I’ve never been one to have a signature scent but ever since I turned 30, I’ve been entertaining the idea. Not knowing where to start, I decided to buy a fragrance that a family member had, or at least tried.
I went to the local Nordstrom and asked if they had the scent and found out it was discontinued and they no longer sell it. I went online in hopes of having better luck but sure enough there were enough Reddit-like forums staying the fragrance was no longer in commission. It had me wondering, why are fragrances discontinued? Turns out there are three main reasons: raw materials become scare or extinct, ingredients get declared prohibited in manufacturing city or country, and the sell-through is no longer high enough to see profit.
Raw Materials Grow Scare
Fragrances made with natural materials can become difficult to continue to produce if the ingredient becomes unavailable. It can go up in price when it grows scars, making it difficult to produce the fragrance without up-charging the retail price. Sometimes ingredients were available in one location and now are only in a specific location that is out of the way for the brand, or would cost the brand too much money to have flown in. When this occurs, often times the most effective way at saving cost is subbing in a different ingredient into the cologne formula — which of course, could alter the scent. When a brand can’t find a good replacement, it will discontinue the scent all together.
There are many ingredients that cause ethical and moral concerns, like ambergris derived from sperm whales. Ambergris became illegal in the US when sperm whales were declared an endangered species. Another prohibited ingredient, HICC, made from tree moss. Even if a prohibited ingredient only makes up a tiny percentage of the fragrance, the absence can totally alter the scent. Again, if it can’t be reproduced with subs, it will be discontinued.
Low Demand Fragrances
New colognes and scents are being developed constantly to try to capture more customers. Many perfumers are out for one thing: to have the most iconic scent out there. Trail and error has lead to many, many fragrances that don’t always sell well.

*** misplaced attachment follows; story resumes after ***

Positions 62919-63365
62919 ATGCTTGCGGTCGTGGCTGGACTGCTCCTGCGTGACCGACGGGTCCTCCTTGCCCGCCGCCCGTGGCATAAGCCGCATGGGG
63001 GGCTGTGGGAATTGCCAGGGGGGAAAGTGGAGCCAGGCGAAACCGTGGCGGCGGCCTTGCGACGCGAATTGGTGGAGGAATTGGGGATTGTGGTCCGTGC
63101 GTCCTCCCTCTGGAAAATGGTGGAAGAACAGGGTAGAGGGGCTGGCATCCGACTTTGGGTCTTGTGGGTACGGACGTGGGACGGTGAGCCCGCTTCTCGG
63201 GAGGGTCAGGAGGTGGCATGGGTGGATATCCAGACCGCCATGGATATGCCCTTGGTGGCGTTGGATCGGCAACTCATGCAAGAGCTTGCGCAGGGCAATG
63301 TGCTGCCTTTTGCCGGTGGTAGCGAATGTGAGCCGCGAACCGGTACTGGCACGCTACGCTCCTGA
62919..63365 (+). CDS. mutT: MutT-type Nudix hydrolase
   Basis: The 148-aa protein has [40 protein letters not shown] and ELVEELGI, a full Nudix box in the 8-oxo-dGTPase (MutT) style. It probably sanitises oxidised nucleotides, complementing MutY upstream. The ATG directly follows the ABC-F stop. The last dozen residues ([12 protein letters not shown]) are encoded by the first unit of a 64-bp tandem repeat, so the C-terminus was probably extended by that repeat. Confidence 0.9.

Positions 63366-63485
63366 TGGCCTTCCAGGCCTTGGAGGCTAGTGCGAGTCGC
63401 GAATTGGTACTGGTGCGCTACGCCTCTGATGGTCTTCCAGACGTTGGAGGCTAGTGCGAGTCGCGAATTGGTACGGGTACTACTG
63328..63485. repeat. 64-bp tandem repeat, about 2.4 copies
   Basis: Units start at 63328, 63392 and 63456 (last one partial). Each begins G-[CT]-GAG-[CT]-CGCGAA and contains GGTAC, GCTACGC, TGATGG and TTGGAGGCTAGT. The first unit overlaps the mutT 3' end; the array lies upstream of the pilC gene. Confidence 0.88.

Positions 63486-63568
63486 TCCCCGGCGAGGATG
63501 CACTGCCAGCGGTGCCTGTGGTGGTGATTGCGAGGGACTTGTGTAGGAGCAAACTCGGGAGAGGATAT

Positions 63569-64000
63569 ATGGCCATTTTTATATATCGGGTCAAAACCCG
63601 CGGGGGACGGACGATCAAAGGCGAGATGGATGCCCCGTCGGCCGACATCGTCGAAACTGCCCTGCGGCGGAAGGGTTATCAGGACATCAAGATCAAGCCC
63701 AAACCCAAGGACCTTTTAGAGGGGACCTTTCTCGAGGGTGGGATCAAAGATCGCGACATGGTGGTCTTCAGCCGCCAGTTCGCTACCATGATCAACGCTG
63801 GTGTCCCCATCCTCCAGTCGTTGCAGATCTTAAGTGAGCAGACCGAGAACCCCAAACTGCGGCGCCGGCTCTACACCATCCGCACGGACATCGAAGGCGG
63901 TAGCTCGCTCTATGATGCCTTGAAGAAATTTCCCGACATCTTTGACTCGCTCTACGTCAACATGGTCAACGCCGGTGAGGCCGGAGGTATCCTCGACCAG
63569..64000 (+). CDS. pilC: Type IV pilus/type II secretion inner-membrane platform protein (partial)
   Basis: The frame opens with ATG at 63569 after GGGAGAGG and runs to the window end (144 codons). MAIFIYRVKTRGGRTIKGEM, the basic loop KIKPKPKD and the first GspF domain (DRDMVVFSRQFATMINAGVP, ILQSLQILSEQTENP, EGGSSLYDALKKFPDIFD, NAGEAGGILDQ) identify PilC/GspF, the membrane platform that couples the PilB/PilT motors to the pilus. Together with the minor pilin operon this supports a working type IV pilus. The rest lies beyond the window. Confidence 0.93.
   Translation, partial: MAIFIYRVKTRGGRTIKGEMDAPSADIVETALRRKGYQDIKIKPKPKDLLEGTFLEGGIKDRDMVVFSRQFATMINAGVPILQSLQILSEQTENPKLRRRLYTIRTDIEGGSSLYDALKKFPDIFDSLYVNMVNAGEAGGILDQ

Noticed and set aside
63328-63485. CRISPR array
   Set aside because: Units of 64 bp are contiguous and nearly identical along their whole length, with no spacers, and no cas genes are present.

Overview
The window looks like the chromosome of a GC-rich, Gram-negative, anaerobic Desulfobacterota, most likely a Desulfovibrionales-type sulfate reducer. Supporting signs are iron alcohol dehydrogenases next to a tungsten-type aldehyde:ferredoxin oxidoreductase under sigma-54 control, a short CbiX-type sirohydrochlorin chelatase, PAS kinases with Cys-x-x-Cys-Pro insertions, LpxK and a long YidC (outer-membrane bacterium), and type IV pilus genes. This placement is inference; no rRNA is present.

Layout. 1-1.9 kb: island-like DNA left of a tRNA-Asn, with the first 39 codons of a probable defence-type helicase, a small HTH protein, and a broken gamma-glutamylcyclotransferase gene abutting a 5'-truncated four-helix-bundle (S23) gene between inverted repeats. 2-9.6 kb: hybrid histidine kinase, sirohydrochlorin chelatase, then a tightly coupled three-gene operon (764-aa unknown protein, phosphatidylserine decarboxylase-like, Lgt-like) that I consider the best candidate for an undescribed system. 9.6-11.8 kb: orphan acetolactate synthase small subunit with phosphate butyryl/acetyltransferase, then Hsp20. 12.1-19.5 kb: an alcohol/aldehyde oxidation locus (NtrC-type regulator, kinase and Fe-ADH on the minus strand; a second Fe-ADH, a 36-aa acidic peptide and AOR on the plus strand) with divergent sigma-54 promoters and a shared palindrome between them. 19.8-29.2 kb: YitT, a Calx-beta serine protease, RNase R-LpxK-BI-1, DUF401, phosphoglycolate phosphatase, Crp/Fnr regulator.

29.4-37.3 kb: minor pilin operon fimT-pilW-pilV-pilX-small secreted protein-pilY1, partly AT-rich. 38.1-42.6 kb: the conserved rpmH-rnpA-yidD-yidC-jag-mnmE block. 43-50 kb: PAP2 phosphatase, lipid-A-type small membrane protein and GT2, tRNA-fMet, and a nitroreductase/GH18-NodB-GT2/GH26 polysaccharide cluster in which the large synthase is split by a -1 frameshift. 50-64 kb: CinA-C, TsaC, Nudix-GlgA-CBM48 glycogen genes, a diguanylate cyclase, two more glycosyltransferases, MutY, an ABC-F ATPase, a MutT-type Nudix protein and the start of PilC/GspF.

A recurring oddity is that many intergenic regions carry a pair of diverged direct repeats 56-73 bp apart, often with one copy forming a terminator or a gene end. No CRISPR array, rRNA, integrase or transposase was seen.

On a business front, fragrance houses discontinue scents to update the outdated. In my case, the scents my family members swear by, were purchased when they were young and can sometimes be scene as no longer in fashion. Plus, the more new scents that are out there, the more opportunity for old ones to fall by the wayside.
Should I stop using discontinued scents?
Ah, the real question. Truly, unless the scent is recalled for safety reasons, it’s fine to use a discontinued cologne at your own discretion. If you are unsure, you can always Google to find out why it has gone out of production.
If you really like a discontinued scent… you have options
1. Buy a supply from the store
If luck finds you at a store that sells the discontinued product, buy it. But only if it’s unopened, those can last three to five years if stored correctly.
2. Buy decants or samples
Purchase decants or samples. The only caveat with this is you won’t know how old they are.
3. Stores may sell off their testers
Once a fragrance is taken off the sales floor, bottles are meant to be destroyed. However, you might be able to purchase the tester bottles, either in person or online.
4. You may find online sellers
Online discount perfume sellers sometimes buy up the end of lines and so they often have stocks of discontinued fragrances for a while after the stores have sold out.
5. Find an close alternative
If you can’t find it anywhere, it’s a good idea to establish what your favorite notes are to determine your overall scent. Back story: fragrances have three different layers to them — base, top and middle notes to create the specific smell. So figure out if you like citrus, floral, musk and then test out colognes that have these as their base note to decide.
If you need help finding a scent, here are 8 colognes that real women recommend for their man.